The Science of Good & Evil

The head skeptic at his very best.

Michael Pakenham


Published on February 22, 2004 The Baltimore Sun

To enthusiasts of debunking quackery, Michael Shermer is a premier skeptic--
a dauntlessly questioning writer and lecturer who is wonderfully clear in
thought and language. His work is a paragon of popularized science and
philosophy. That reputation is confirmed by his latest book, The Science of
Good & Evil: Why People Cheat, Gossip, Care, Share, and Follow the Golden Rule
(Times Books, 350 pages, $26).

Shermer, a monthly columnist for Scientific American and publisher of Skeptic
magazine, has a Ph.D. in history. He has written five previous books, and
edited others. This volume is the third in a series that began in 1997 with Why
People Believe Weird Things, which was followed in 1999 by How We Believe. Both
were powerful, learned and scientifically disciplined explorations of the
nature of belief and truth. Why People is the most persuasive debunking I have
ever read of popular mass mysticisms, from faith healing and pyramid power to
astrology. In this latest volume, he focuses intently on the capacity of humans
to want to do good, and indeed to do it--without ignoring or glossing over
their capacities for evil. This raises the most personal and fundamental
questions that can be considered by the human mind.

"Evolution," he writes, at the core of his thesis, "generated the moral
sentiments out of a need for a system to maximize the benefits of living in small
bands and tribes. Evolution created and culture honed moral principles out of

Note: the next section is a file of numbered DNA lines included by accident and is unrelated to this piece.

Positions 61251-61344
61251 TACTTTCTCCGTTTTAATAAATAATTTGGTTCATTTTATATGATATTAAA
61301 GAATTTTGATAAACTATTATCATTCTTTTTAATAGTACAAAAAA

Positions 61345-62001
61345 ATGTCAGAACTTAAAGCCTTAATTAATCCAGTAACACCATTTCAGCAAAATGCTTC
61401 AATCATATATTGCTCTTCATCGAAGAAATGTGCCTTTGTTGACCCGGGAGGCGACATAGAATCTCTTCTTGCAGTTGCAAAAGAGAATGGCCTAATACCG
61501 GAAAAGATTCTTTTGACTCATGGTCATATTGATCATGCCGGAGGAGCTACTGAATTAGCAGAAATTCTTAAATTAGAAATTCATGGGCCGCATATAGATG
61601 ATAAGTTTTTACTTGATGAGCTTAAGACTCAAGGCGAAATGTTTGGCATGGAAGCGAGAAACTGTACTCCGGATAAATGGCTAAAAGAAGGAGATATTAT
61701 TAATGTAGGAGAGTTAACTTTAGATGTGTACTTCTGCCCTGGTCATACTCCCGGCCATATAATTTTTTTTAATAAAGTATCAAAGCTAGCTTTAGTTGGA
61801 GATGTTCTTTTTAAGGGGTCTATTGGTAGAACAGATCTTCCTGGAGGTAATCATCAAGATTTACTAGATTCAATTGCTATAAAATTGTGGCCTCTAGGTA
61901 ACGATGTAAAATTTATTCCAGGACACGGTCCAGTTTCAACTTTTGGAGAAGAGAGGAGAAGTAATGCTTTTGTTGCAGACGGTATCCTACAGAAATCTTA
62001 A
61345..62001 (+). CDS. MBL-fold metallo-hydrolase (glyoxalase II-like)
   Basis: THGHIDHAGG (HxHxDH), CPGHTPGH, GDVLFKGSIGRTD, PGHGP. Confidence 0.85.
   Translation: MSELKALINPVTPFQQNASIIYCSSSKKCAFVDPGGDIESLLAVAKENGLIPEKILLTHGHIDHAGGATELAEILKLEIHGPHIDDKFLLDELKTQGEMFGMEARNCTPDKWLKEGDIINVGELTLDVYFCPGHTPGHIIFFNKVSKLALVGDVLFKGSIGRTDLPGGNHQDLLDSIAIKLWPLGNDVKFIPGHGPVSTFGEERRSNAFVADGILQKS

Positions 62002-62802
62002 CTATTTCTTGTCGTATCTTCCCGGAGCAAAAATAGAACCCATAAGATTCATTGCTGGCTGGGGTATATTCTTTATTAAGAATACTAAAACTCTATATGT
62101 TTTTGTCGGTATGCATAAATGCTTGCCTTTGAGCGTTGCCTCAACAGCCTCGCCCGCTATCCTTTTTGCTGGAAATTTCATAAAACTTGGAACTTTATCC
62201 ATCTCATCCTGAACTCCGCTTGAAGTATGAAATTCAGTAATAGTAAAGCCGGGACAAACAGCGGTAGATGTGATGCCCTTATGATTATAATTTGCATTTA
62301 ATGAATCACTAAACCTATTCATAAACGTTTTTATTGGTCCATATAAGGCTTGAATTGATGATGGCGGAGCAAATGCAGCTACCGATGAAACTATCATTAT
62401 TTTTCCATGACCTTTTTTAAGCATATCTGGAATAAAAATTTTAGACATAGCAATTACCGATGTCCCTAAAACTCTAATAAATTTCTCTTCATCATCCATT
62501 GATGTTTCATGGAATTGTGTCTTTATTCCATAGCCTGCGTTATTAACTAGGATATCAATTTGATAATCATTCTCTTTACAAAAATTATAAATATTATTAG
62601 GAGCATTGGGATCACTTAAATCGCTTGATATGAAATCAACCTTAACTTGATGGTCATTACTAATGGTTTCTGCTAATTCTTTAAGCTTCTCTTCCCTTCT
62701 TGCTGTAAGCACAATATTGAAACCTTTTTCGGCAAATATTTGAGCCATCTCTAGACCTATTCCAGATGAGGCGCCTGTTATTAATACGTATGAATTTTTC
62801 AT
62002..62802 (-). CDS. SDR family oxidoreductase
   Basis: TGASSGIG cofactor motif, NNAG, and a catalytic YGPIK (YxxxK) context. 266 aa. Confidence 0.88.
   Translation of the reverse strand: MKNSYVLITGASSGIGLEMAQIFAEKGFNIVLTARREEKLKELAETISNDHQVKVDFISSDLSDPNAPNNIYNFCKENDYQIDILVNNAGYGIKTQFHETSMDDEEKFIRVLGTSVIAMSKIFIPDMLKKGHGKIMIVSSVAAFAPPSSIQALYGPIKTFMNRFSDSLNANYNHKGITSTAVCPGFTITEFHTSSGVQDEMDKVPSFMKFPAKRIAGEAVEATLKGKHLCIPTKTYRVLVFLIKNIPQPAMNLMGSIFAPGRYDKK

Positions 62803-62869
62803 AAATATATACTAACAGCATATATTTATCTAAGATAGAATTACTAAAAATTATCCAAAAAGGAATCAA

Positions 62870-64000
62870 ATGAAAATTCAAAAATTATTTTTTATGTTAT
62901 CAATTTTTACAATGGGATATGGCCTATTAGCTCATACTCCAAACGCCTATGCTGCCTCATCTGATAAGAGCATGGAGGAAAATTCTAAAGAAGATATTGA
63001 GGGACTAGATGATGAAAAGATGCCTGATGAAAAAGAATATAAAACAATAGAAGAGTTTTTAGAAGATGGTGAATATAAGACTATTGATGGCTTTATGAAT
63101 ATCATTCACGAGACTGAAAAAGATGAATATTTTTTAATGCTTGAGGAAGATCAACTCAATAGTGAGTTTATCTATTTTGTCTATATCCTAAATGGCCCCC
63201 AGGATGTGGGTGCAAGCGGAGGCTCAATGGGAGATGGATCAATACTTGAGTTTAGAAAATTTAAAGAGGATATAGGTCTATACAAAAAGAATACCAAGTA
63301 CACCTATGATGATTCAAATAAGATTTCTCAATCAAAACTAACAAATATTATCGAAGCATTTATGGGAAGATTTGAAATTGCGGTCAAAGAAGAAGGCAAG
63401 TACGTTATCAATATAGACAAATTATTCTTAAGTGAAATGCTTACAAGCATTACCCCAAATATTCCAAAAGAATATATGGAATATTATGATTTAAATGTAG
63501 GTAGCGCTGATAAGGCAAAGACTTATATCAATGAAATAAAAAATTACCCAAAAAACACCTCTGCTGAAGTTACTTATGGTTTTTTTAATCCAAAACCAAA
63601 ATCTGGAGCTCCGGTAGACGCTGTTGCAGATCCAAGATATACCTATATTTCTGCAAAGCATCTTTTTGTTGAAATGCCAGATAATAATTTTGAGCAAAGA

an additional need to curb the passions of the body and mind. And culture,
primarily through organized religion, codified those principles into moral rules
and precepts."

Note: religion "codified," made formal -- but did not originate. Shermer's
contention is that human goodness evolved and prevails independent of the
existence of--or belief in--a God or gods.

At the core of this primal dispute is the meaning and nature of religion.
Shermer defines it as "a social institution, one that evolved as an integral
mechanism of human culture to create and promote myths, to encourage altruism and
cooperation, to discourage selfishness and competitiveness, and to reveal the
level of commitment to cooperate and reciprocate among members of a
community."

He is not a believer. Today, he terms himself an "agnostic nontheist" though
earlier in his life was a theology student and a born-again Christian. But
beyond the question of personal faith, he flatly rejects the many traditional and
modern arguments that without a deity, "all ethical systems are reduced to
moral relativism or moral nihilism."

This, of course, rejects the most basic argument of proselytizers for every
faith and denomination. Recognizing the historic and immediate role of
religious practice in formulating moral values, Shermer raises the obvious question:
"Can we lead moral lives without recourse to a transcendent being that may or
may not exist? Can we construct an ethical system without religion?"

His answer, it should come as no surprise, is yes, on both counts. Shermer
does not ignore or trivialize human propensities to be selfish, cruel and
bloody, but he is powerfully convinced that the scientific history of the human race